Corrinne Chong, PhD
Independent scholar

Unless otherwise noted, all English translations are the author’s own.

[1] Letter from Henri Fantin-Latour to Otto Scholderer, April 16, 1874, in Correspondance entre Henri Fantin-Latour et Otto Scholderer (1858–1902), edited by Thomas W. Gaehtgens, Mathilde Arnoux, and Anne Tempelaere-Panzni (Paris: Éditions de la maison des sciences de l’homme, 2011), 212.

[2] Douglas Druick and Michael Hoog, Fantin-Latour, exh. cat. (Paris: Éditions de la Réunion des musées nationaux, 1982), 343.

[3] Juliane Cosandier, Rudolf Koella, Nadia Schneider, et al., Fantin-Latour, de la réalité au rêve,, (Lausanne: La Fondation de l’Hermitage, 2007).

[4] I would like to thank Professor Peter Dayan from the University of Edinburgh for clarification on the expression à fleur de peau.

[5] This quote appears in the press release and on the text panel of the entrance wall: “Dans tous les cas, un artiste intense et délicat cachant sous les glacis d’une peinture austère une sensibilité à fleur de peau.”

[6] Letter from Henri Fantin-Latour to Otto Scholderer, March 10, 1873, in Correspondance entre Henri Fantin-Latour et Otto Scholderer, 196.

[7] Adolphe Jullien, Richard Wagner sa vie et ses oeuvres; ouvrage orné de quatorze lithographies originales par M. Fantin-Latour (Paris: J. Rouam, 1886); Berlioz, sa vie et ses oeuvres; ouvrage orné de quatorze lithographies originales par M. Fantin-Latour (Paris: Librairie de l’art, 1888).

[8] Adolphe Jullien, Fantin-Latour, sa vie et ses amitiés; lettres inédites et souvenirs personnels, avec cinquante-trois reproductions d’œuvres du maitre, tirées à part, six autographes et vingt-deux illustrations dans le texte (Paris: L. Laveur, 1909).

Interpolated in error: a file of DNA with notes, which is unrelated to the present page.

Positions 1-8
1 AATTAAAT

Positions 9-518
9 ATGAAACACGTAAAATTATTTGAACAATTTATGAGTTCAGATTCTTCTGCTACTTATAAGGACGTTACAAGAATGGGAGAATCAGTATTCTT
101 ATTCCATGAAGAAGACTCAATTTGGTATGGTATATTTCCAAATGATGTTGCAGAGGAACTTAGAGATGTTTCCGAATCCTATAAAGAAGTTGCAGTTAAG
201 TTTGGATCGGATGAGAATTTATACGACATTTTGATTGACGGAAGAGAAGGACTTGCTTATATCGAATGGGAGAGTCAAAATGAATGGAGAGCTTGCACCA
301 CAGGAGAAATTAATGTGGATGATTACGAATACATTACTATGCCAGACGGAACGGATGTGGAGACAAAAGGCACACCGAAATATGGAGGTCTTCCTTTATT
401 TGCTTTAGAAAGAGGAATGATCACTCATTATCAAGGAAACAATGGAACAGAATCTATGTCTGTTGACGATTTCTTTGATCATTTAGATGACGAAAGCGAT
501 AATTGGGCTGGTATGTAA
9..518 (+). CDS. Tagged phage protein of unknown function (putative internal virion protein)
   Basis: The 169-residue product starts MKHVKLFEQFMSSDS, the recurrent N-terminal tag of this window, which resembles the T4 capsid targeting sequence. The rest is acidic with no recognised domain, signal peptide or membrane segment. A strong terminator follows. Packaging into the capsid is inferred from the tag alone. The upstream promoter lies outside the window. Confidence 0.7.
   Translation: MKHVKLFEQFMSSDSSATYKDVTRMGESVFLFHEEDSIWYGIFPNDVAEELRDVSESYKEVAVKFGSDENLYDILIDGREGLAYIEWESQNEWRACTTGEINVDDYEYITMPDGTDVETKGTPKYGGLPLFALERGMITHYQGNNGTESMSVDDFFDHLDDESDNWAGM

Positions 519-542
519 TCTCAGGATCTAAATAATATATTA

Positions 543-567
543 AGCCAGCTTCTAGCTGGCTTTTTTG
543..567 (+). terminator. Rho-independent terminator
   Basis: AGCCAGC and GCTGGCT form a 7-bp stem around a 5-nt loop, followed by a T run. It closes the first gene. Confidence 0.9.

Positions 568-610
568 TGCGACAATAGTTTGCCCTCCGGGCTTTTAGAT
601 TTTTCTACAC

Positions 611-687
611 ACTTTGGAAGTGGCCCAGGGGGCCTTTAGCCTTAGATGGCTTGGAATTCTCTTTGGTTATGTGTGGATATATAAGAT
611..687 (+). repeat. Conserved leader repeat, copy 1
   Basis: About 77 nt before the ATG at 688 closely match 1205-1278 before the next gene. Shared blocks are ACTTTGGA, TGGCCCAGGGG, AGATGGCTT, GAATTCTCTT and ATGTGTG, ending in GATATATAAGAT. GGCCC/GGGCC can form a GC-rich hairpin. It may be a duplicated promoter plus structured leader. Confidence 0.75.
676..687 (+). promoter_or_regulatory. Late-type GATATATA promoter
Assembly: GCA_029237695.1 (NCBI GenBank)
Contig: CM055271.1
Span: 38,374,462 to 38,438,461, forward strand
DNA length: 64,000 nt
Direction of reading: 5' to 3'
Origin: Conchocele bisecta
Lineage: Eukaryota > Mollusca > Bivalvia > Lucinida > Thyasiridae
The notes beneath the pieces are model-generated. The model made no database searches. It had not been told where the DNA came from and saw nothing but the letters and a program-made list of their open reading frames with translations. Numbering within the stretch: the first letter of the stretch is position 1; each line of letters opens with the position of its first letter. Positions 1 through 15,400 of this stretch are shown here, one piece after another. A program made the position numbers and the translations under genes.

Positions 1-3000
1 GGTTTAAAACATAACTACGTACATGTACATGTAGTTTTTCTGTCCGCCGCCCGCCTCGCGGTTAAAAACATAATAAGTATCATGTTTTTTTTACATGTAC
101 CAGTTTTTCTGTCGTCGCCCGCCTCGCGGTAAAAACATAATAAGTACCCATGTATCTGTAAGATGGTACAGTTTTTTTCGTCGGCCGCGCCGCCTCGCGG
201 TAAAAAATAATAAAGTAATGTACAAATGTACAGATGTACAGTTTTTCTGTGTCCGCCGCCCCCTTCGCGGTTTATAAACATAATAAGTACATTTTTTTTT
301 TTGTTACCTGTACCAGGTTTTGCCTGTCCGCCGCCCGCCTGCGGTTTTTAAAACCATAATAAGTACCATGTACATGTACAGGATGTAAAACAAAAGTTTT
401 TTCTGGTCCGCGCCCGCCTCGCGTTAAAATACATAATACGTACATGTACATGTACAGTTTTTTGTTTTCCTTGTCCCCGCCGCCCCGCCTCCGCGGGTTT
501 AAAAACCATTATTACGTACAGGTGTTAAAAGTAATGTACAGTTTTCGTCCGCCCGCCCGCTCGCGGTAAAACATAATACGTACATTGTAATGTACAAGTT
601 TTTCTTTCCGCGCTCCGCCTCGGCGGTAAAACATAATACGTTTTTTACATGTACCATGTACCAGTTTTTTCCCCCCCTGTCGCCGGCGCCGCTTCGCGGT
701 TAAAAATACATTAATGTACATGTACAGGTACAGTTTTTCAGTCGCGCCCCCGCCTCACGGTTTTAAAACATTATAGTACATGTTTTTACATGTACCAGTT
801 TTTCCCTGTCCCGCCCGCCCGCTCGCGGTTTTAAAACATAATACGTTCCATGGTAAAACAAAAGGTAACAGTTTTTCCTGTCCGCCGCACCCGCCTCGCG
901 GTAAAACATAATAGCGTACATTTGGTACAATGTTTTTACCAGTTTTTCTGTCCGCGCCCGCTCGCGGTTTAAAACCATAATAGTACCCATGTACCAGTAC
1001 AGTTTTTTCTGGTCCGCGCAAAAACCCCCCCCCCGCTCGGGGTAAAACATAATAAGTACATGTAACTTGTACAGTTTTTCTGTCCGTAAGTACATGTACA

[9] Letter from Henri Fantin-Latour to Otto Scholderer, February 9, 1876, in Correspondance entre Henri Fantin-Latour et Otto Scholderer, 242.

[10] Letter from Henri Fantin-Latour to Otto Scholderer, April 14, 1877, in ibid., 262.

[11] Letter from Henri Fantin-Latour to his parents, August 23, 1864, in Henri Fantin-Latour, Copies de lettres de Fantin à ses parents et amis par Victoria Fantin-Latour, 4 fasc. (Grenoble: Manuscrits de la Bibliothèque Municipale de Grenoble) R.8867, Cahier I.

[12] Victoria (Dubourg) Fantin-Latour, Catalogue de l’œuvre complet (1849–1904) de Fantin-Latour établi et rédigé par Madame Fantin-Latour (New York: Da Capo Press: 1969, unchanged reprint of the 1911 Paris edition).

[13] Arsène Alexandre, “Fantin-Latour,” Le Monde moderne, December 1895, 836.

[14] The original quote in French is as follows: “J’ai commencé par copier les maîtres, puis la vie. Depuis quelques années je peins mes songes. Je suis arrivé lentement de la réalité au rêve. Ce voyage a presque duré ma vie.” See Jerôme Tharaud, “Visites d’ateliers: Chez M. Fantin-Latour,” Journal des débats, June 12, 1904.